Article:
How You (Yes You) Can Help Prevent Ransomware Attacks

5 min readDec 16, 2021

Ransomware attacks are on the rise. During the pandemic, we have seen hospital systems held for ransom, the JBS attack affecting the beef supply and the Colonial Pipeline attack causing a rush at the gas pumps, to name just a few. What can we do as employees to help prevent and mitigate these attacks?

Know the Enemy: What Is Ransomware?

Ransomware is malware that encrypts critical files and system components, rendering them unreadable and unusable. The encrypted data is held hostage and the criminal group that performed the attack demands a ransom payment to release it. When the payment is made, a unique code known as a “key” is provided to decrypt and free the data. In many recent cases, however, not only is the data held hostage, but the company and even employees are blackmailed with the threat of releasing the collected data publicly if the ransom is not paid.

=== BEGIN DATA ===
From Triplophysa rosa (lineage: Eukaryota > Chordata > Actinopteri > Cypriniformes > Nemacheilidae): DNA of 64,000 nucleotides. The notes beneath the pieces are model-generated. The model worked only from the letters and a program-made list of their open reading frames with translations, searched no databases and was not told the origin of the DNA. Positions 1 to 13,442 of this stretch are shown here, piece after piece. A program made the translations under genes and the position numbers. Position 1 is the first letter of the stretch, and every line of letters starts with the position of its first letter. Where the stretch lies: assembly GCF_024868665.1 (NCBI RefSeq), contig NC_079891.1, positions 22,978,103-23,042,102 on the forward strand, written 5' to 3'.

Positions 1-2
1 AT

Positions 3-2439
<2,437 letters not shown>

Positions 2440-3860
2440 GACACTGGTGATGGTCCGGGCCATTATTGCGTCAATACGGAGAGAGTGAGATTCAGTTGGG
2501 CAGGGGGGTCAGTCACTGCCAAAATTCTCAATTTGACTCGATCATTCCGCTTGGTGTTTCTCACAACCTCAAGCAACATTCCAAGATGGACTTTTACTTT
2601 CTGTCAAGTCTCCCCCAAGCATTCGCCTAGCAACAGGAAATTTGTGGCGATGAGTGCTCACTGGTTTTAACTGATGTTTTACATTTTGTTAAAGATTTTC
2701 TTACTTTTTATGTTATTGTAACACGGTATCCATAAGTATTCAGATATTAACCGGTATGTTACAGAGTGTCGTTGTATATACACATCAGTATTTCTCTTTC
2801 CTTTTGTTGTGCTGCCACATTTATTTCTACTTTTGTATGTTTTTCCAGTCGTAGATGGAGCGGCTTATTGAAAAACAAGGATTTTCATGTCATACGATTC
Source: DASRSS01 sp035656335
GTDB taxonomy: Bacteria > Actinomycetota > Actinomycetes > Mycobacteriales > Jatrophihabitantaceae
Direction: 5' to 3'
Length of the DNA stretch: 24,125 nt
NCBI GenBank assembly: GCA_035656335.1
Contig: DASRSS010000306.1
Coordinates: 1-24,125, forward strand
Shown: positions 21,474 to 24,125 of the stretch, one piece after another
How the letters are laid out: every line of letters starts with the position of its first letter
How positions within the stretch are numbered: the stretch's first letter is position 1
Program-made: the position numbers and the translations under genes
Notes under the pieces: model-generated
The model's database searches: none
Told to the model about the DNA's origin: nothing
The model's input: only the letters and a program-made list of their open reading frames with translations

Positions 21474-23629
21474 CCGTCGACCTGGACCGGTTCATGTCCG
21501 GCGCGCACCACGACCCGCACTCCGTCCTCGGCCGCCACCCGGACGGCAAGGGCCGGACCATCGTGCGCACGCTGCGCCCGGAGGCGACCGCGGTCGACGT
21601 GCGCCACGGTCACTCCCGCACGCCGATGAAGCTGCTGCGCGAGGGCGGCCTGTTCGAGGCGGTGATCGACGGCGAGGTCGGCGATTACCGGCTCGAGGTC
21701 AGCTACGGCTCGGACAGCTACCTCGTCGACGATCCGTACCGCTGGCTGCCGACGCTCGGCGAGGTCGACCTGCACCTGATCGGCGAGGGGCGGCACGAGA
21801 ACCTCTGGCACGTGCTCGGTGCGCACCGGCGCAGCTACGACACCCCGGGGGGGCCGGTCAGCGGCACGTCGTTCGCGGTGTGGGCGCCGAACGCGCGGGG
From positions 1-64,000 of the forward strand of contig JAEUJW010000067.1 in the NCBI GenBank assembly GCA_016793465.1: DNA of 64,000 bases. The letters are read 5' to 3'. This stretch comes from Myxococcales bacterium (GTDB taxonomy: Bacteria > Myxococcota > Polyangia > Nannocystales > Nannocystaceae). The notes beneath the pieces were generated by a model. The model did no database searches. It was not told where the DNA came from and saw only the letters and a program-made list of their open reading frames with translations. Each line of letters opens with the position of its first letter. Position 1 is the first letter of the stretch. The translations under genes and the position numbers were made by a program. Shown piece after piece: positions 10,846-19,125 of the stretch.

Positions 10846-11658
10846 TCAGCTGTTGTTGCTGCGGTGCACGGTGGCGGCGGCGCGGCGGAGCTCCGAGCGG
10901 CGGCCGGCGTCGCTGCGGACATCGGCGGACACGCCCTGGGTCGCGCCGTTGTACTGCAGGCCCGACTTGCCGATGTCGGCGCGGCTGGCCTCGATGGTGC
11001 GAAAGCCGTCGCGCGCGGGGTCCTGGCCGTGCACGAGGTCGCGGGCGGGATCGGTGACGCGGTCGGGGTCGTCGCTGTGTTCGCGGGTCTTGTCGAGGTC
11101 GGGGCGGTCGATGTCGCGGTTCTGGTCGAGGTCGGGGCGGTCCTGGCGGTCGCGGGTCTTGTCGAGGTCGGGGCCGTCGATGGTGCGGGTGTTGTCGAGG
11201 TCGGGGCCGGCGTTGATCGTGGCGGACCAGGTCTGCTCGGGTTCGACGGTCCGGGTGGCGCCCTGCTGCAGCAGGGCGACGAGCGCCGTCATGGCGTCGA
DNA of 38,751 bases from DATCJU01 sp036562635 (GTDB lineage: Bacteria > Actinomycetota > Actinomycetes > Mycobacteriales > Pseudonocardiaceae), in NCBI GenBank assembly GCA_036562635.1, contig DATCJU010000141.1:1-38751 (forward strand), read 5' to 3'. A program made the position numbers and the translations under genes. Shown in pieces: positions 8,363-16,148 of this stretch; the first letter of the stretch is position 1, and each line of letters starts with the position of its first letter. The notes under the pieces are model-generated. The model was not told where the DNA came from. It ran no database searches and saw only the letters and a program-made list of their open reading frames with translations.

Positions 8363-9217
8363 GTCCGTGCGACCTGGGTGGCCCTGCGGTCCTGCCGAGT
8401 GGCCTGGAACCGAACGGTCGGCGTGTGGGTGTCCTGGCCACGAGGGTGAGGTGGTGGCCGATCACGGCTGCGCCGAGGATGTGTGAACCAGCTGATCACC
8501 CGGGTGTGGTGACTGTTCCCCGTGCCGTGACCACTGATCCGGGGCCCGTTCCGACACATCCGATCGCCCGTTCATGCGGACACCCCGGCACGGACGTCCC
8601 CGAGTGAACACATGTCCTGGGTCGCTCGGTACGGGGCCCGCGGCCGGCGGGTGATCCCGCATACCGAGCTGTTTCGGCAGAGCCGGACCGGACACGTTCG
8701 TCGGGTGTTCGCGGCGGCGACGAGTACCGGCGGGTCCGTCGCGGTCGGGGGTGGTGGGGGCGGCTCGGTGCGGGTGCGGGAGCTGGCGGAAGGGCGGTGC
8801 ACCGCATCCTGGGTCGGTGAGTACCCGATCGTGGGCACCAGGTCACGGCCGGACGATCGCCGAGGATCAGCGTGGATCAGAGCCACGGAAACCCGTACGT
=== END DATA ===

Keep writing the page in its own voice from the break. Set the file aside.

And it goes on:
Why Are These Attacks on the Rise?

Today, ransomware attacks are easy to perform and largely successful. Most attacks can also be perpetrated from the safety of countries that will not extradite or prosecute the attackers criminally. Many ransomware makers provide tools and assistance to smaller gangs, making it easier for less sophisticated criminals to perform successful attacks. And just like in the business world, some groups invest in developing their attacks and tools to attack larger organizations and even diversify their sources of revenue. If a company does not pay the ransom, the data collected — from both the company and its employees — is sold to the highest bidder. All this makes for a very lucrative criminal activity.

How Do Ransomware Attacks Work?

Ransomware attacks rely on getting initial access to a target network, and then finding, stealing and encrypting the data to ransom. Attackers gain access through:

Ø Social Engineering: This is when the attackers contact you or someone in your organization via a social media platform or over the phone to get you to either provide information that will grant them access or have you open a file that will execute malware. They often pretend to be company support personnel or a recruiter, or they may friend you over a social media platform.

Ø Phishing: This is when attackers send a specially crafted email designed to trick the recipient into…




I am passionate about Technology, Cloud Computing, Machine Learning, Blockchain and Finance. All opinions are my own and do not express opinions of my employer.